The fig season

Everything in the garden was a few weeks behind this year, but one thing that was right on time was the fig tree.

We once had an arbourist come in to look at our trees, and he gave me at least one keeper piece of advice. I asked him when Figs are usually ready, and he said “opening weekend of the P.N.E”. For the second year in a row, this prediction has been perfect.

One problem with figs is that there is a very, very small ripe fig window, especially as the P.N.E. rains accelerate the rotting process on the tree. I swear that last year I left for work in the morning and the figs were not ripe, got home from work and they were ripe, went inside, found a bowl, got out the ladder, and went back outside, and they had all rotted off the tree. We needed to catch the magic window this year.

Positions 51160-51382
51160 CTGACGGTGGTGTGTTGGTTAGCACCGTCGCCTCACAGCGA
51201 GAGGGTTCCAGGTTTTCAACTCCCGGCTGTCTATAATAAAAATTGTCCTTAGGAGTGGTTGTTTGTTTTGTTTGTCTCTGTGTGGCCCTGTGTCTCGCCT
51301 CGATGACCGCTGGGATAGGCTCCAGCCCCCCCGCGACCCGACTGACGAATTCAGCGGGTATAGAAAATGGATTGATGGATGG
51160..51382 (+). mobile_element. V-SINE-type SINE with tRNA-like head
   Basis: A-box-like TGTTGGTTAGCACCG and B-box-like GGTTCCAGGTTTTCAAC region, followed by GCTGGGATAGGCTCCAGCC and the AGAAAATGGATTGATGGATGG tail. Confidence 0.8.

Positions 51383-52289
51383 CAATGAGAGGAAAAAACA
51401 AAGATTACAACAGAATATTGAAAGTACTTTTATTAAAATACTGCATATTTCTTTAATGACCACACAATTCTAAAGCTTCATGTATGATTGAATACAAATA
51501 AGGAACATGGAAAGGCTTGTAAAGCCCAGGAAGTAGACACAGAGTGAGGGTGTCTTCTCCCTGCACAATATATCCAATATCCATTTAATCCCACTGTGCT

In the spirit of the Vancouver Fruit Tree Project, we sent out an open call on Facebook and through the NWEP, and had a revolving door of people through the back yard on the weekend that the figs were available.

Besides giving the Figs away (and trading some with some friends suffering from a 40lb raspberry crop this year), we also experimented in preservation:

We dried them,

We made jam,
We mixed them with raspberries and blueberries and made more jam,
we ate them right off the tree.

Of course, we were not the only ones in the neighbourhood who enjoyed the fig harvest this year:

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